H/T Stand With Arizona via One Old Vet
The admirable Byron York has an amusing item about the Treason Lobby's desperate efforts to find words sugar-coat the Amnesty (streng verboten!) that they're trying to force down America's throat: Tough talk: Why immigration reformers say 'get right with the law', Washington Examiner, February 1, 2014.
Supporters of immigration reform have carefully poll-tested the words they use to advocate an overhaul of the nation's immigration system. "The language on this stuff is really important," says one expert who's been intimately involved in the work.
In general, advocates of far-reaching reform have found that the toughest-sounding words work best. Words and phrases that sound as if the government might confer some sort of benefit on illegal immigrants don't test well. "Legalization," for example, is open to all sorts of interpretation and could suggest a gift from the government. [Link in original] [Emphases added].
Of course, "immigration reform" itself is the supreme example of this manipulative mendacity—but maybe York is forced to use it by the Examiner's style book.
York gives a string of examples of Treason Lobby operatives who have suddenly and simultaneously started using the weasel words "get right with the law" instead "legalization"—and notes that, not surprisingly, it also turned up in the House GOP's recent surrender proposal.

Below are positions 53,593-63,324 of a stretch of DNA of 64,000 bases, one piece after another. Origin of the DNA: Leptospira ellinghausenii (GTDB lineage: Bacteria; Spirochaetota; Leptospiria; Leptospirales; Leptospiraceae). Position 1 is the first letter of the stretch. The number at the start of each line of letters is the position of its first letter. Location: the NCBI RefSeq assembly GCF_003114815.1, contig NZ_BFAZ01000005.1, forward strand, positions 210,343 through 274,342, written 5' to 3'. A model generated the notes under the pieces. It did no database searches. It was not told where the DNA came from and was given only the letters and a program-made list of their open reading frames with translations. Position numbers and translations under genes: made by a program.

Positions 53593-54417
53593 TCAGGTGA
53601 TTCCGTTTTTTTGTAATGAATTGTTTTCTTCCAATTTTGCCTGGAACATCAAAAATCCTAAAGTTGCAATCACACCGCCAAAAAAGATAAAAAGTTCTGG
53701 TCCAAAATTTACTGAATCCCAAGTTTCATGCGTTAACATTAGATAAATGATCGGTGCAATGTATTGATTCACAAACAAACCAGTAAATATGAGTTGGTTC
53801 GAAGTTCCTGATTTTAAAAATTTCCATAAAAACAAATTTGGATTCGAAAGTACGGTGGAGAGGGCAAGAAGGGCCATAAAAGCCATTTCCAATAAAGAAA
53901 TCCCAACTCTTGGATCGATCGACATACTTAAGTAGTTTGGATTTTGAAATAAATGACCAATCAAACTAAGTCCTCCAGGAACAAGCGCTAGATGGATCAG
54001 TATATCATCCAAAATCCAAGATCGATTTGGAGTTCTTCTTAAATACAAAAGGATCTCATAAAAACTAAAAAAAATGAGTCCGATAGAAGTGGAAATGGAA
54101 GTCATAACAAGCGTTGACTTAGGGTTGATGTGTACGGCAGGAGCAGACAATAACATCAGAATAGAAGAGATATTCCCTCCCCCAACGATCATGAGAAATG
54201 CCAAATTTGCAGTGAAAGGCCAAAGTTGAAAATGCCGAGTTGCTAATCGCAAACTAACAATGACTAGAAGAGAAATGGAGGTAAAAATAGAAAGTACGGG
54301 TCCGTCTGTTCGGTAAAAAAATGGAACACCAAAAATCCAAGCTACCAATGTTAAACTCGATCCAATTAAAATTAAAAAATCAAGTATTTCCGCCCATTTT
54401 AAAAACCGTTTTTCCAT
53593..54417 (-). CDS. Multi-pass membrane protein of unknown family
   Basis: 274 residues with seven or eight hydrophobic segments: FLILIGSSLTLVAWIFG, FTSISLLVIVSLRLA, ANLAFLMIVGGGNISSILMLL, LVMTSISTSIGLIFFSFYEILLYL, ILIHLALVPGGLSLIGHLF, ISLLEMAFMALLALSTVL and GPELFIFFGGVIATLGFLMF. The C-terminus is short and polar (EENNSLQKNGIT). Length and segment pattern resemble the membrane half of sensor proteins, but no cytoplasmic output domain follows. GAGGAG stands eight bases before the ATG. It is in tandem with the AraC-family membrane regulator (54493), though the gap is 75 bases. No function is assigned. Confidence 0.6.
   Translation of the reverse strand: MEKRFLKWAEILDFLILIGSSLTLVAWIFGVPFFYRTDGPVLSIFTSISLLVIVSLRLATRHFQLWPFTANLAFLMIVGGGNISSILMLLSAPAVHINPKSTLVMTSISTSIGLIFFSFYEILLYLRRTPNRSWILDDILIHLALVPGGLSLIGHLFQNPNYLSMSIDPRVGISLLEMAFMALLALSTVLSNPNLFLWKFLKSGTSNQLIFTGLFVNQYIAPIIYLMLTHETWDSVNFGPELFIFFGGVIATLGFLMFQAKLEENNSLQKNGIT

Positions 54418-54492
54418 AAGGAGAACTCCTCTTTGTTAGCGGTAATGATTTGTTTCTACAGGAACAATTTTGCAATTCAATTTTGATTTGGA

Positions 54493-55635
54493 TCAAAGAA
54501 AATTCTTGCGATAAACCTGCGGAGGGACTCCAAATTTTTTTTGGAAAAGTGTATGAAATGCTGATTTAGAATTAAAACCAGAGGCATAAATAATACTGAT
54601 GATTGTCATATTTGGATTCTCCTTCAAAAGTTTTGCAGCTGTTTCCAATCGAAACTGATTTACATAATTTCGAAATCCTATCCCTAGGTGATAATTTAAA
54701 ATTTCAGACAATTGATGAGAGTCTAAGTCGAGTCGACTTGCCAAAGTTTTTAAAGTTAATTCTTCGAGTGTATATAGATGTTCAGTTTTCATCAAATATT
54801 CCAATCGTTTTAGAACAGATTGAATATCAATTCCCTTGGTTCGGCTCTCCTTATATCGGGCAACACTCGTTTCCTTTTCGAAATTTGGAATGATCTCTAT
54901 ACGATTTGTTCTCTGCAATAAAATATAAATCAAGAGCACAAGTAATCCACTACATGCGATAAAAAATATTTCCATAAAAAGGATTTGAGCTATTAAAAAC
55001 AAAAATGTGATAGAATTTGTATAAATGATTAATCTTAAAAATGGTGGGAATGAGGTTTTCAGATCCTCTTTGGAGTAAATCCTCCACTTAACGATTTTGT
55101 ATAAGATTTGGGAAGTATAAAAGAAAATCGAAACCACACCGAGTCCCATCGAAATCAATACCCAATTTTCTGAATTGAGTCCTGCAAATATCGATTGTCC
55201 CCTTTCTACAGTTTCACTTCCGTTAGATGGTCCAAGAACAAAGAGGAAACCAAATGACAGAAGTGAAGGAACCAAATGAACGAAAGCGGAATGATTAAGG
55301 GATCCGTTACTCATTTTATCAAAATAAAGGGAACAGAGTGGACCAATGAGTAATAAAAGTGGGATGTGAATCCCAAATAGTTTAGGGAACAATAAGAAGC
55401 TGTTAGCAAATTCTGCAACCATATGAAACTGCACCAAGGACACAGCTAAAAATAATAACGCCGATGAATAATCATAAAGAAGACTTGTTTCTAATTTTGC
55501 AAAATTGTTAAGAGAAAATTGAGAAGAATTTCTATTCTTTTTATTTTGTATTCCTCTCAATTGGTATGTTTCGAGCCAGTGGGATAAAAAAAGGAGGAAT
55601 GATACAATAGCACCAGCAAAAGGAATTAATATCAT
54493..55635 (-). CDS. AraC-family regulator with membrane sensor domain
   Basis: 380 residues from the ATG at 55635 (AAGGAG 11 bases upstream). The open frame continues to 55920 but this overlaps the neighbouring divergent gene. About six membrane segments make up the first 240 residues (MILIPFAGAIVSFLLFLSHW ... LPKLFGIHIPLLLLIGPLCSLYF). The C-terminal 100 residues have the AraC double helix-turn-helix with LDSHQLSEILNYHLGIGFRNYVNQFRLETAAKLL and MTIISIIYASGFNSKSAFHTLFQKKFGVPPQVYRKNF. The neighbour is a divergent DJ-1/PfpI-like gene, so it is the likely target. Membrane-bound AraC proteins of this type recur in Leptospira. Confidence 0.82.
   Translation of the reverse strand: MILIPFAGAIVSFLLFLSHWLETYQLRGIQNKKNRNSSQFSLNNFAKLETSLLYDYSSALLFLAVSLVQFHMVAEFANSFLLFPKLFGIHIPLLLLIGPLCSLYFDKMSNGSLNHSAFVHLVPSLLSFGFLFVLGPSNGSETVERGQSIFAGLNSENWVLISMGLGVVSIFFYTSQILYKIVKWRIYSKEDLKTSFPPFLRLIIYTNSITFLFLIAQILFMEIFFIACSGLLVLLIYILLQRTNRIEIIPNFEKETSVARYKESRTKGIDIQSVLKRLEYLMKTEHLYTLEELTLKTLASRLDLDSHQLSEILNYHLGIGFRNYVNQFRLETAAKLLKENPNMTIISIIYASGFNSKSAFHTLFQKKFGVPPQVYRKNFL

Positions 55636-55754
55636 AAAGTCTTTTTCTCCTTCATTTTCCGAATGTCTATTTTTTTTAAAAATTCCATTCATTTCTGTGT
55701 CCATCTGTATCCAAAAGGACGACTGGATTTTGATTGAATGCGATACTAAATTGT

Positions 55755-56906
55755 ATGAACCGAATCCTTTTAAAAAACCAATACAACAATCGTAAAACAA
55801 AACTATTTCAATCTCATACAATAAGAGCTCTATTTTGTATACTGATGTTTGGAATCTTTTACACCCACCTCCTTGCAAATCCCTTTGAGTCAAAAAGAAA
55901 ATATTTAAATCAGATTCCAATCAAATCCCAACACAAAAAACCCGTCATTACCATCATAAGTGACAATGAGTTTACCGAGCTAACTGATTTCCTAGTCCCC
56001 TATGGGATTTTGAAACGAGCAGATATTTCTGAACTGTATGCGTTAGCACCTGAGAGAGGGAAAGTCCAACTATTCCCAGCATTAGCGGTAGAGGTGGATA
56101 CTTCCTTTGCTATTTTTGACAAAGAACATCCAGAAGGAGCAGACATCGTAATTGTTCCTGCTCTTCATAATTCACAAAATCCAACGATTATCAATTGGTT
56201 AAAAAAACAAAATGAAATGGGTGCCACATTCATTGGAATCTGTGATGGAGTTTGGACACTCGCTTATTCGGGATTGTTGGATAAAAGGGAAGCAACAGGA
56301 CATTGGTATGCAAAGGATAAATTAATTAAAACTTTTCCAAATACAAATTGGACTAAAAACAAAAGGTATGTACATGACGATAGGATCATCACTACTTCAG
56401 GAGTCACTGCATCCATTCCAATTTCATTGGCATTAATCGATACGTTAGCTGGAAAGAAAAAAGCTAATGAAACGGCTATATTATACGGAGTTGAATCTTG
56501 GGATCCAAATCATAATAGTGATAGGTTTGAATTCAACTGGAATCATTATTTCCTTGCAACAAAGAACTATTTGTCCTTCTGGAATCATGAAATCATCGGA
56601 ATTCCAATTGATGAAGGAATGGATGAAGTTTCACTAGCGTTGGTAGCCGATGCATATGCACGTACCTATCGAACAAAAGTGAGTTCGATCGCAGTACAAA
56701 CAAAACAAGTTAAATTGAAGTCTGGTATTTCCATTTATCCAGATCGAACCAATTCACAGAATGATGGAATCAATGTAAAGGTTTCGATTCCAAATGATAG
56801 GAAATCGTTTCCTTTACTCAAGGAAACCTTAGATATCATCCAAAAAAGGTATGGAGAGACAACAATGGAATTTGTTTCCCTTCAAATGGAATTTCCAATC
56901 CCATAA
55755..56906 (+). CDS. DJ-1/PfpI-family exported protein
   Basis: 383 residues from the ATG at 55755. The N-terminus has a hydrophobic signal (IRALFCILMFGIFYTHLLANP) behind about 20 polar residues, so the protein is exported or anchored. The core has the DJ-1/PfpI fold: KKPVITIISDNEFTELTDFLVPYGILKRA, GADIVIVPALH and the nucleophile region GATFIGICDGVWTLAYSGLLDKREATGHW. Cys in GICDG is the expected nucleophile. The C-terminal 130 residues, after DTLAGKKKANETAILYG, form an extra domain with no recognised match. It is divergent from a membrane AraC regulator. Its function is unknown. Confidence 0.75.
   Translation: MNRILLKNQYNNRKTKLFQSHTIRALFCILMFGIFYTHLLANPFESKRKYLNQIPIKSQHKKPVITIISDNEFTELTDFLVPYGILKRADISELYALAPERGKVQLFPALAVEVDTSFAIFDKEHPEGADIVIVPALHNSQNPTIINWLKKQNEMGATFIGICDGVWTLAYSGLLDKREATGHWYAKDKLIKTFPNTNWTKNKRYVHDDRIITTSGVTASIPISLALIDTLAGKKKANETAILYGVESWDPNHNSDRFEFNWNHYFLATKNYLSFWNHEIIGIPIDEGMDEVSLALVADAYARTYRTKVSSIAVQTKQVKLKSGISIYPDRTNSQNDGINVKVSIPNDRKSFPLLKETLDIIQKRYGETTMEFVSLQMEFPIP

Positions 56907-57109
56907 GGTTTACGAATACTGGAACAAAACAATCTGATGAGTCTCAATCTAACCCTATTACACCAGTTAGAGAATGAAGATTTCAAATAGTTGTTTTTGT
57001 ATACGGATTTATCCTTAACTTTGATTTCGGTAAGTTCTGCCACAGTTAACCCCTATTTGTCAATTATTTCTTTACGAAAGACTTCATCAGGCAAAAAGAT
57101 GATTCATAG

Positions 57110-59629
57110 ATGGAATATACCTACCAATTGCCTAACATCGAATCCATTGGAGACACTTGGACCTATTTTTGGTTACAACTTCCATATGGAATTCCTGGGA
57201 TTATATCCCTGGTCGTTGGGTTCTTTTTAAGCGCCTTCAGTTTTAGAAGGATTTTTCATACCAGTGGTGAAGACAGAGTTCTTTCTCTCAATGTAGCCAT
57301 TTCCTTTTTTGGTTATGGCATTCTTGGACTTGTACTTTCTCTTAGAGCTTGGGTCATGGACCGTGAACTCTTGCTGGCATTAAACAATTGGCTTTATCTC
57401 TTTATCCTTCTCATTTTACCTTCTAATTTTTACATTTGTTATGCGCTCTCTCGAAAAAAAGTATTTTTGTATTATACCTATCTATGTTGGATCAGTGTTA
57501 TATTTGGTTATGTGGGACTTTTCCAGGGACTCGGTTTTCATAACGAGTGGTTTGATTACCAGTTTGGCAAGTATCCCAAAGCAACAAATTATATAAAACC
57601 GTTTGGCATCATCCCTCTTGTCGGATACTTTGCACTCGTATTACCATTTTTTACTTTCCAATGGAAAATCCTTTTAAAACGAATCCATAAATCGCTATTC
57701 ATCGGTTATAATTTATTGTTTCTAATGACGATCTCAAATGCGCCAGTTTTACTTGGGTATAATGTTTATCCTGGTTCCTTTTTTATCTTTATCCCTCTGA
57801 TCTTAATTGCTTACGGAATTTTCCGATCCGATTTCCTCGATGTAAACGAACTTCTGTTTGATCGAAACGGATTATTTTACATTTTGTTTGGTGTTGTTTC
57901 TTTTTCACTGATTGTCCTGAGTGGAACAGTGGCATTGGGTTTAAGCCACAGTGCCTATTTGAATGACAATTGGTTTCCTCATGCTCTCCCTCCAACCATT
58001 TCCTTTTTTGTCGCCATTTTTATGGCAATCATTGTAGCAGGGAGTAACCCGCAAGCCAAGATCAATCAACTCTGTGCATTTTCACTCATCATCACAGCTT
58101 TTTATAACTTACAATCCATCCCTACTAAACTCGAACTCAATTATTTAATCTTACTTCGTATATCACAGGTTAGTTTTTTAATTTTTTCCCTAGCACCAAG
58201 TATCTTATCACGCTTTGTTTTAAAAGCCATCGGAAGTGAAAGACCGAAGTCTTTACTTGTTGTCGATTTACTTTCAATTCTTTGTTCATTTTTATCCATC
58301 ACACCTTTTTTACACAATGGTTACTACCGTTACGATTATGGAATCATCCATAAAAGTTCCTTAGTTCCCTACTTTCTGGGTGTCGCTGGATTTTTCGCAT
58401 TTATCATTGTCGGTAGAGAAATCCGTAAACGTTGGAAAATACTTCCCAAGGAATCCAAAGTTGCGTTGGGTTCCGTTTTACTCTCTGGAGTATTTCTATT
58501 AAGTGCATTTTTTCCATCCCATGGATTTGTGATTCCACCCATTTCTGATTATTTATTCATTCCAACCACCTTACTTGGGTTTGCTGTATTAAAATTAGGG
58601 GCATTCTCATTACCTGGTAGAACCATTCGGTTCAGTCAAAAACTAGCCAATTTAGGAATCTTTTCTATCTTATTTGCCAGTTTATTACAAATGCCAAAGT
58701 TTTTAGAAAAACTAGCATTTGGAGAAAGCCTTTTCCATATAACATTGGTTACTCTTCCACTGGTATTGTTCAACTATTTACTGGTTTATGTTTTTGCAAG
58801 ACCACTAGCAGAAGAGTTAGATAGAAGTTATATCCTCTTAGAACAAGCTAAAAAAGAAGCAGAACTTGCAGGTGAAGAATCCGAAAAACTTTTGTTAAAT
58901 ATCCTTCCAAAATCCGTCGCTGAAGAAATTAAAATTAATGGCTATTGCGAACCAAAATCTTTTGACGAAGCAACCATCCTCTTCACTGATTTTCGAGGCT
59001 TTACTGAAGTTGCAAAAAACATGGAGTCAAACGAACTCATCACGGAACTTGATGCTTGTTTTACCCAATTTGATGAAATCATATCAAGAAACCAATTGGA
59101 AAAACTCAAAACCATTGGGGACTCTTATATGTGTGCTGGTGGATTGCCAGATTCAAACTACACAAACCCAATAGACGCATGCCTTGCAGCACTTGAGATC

Reading York's piece, you have to be impressed by the enormous amounts of money that the Treason Lobby is spending on this drive—and by the intense opposition it must be meeting from grassroots Americans. If "immigration reform" is as popular as the Treason Lobby claims, why not go back to acknowledging that it's amnesty?
Of course, I agree that language does matter. The obvious riposte to "getting right with the law" is: are these invaders going to get right with the historic American nation—by, for example, not establishing colonies, insisting on speaking their own languages etc.
In general, I believe that shrinking from the patriotic and nationalist dimension of opposition to immigration is one of the greatest mistakes of the Beltway immigration reform groups—and that's a hot competion, alas.